When I clicked on it by accident, I was finalizing a lengthy article. When the voice started to come from my speakers, I was startled at first. Then my surprise waned, and I sat listening to someone else read my words back to me. It was weird. So other worldly weird. Even now, I struggle with the words to explain that sensation. I sat, closed my eyes, and let my words and thoughts wash over my mind. I was not reviewing, polishing, or editing. Just listening. It sounded just like it sounded in my head when I was working so hard to put it in writing. It was a restorative and self-realizing adventure. Though I wrote, read, reviewed, and edited this particular piece of writing to death, suddenly the words and phrases sounded new to my ears and my mind. I did also hear some errors I had not noticed in all the reading and reviewing. I corrected those. Then listened again.

I am not touting this function as the best way to review or edit your writing. I still use all the other tools common to our art. And, I still read my writing over and over and over. But if you use a program that has this function and you have never used it, give it a try. I think you will be just as amazed as I was when I heard my words in someone else’s voice. The unique perspective of hearing my work read aloud was well worth the accidental click it took to get there.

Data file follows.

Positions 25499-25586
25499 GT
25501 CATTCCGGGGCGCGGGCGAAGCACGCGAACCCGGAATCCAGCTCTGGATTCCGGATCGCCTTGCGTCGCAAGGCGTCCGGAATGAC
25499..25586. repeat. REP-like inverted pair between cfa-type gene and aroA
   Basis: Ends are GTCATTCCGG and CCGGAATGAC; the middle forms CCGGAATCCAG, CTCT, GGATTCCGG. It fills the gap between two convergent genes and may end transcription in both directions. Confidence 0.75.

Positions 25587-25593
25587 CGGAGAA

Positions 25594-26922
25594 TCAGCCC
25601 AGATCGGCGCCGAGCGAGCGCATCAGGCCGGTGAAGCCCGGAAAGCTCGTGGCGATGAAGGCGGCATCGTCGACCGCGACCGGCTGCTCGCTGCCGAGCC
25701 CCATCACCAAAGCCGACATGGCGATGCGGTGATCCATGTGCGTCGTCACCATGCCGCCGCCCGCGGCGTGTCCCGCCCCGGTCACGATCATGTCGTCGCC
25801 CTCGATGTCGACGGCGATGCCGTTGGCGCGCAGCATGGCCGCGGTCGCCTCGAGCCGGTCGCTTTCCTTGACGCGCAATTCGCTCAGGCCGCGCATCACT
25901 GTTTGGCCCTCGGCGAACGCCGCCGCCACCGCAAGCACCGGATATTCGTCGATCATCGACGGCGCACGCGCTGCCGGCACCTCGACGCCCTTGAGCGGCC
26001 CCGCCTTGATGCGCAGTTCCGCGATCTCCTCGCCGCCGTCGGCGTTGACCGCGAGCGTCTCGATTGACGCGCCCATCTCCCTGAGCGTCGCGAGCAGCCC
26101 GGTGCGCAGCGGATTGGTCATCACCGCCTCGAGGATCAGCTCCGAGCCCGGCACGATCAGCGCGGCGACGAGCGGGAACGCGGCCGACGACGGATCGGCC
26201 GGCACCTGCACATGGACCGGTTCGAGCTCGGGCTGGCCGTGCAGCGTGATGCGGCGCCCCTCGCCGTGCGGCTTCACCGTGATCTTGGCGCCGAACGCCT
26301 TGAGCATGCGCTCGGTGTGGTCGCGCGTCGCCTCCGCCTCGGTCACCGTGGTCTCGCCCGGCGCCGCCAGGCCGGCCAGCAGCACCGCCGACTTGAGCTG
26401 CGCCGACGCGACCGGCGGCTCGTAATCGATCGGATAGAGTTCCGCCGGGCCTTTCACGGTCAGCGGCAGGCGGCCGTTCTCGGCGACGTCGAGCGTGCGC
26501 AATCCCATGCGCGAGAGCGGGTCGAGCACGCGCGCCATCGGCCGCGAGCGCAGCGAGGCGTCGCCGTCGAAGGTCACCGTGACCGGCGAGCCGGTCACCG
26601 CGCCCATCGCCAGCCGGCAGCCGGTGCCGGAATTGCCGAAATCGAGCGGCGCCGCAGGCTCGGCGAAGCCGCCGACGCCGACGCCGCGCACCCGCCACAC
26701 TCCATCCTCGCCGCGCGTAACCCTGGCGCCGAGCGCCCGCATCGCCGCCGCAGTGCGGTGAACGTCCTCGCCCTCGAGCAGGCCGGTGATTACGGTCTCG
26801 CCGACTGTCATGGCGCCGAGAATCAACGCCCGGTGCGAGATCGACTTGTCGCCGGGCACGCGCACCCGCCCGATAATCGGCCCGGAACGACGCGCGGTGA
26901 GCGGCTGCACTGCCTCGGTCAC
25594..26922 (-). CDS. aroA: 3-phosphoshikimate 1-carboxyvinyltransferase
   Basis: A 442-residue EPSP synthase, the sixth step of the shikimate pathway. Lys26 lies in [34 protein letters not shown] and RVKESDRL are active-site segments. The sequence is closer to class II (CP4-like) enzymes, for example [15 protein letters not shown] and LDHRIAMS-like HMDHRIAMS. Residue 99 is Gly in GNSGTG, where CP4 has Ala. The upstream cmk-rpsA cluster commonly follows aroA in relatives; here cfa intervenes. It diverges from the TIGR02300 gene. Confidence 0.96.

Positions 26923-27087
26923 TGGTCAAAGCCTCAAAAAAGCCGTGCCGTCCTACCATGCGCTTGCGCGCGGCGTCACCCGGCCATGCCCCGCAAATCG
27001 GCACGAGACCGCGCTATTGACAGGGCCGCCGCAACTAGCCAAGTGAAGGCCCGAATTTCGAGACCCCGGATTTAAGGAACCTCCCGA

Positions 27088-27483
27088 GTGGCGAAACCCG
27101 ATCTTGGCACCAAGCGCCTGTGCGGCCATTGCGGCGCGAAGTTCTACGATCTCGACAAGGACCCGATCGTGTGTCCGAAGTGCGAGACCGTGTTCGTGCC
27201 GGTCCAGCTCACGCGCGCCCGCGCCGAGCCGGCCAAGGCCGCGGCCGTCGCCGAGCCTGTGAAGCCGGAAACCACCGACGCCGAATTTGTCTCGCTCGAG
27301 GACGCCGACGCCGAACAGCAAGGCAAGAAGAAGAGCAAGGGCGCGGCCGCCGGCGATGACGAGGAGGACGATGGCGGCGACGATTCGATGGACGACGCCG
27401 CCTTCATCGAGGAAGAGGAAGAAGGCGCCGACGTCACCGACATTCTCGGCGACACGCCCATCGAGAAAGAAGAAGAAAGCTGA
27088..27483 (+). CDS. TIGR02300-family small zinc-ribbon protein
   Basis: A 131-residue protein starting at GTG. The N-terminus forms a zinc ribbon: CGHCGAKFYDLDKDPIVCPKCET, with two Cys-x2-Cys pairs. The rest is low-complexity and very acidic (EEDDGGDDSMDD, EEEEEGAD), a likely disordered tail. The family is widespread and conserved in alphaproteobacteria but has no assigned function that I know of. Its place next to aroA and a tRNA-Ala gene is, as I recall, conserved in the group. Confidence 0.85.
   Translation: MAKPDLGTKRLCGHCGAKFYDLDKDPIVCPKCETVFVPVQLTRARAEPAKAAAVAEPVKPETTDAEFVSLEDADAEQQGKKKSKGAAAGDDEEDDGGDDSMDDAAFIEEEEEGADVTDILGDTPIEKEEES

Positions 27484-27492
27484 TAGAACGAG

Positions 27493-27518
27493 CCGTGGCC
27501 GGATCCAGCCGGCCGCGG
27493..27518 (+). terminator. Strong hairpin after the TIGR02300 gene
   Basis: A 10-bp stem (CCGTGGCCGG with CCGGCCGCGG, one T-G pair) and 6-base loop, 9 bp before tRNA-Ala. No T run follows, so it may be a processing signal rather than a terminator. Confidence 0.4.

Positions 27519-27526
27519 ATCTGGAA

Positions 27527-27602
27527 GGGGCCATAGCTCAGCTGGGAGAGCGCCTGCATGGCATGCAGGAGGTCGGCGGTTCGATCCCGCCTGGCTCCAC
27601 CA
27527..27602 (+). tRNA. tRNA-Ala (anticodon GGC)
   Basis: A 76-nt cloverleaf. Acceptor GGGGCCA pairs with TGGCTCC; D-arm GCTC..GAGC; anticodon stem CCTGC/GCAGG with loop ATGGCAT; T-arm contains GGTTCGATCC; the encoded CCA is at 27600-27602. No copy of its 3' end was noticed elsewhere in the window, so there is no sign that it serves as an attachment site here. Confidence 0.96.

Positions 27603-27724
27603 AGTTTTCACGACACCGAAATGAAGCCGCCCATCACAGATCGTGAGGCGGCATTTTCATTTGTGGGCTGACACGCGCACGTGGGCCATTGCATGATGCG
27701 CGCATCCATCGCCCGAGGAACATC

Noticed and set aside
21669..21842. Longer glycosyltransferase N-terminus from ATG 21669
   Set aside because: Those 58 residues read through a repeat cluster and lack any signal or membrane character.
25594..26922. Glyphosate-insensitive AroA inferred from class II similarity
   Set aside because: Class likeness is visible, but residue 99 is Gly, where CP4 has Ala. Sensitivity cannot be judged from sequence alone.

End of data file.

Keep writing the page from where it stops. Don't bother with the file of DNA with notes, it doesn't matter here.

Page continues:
3 Responses to “Hearing Your Words”
  1. I’ve seen the option to “read aloud” and have tended to ignore it. I use Grammarly, which helps find grammatical errors. Now, I’m going to have to try this too! What a great little tool for simple errors – like dropping the “d” off the word “and” because “an” is an acceptable word. Thanks for sharing this!

  2. …where is that button?

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  1. […] I posted an entry about hearing my own words read back to me by my word processing software (“Hearing Your Words“). My entry tried to describe the surreal feeling that was. I had come to recognize that […]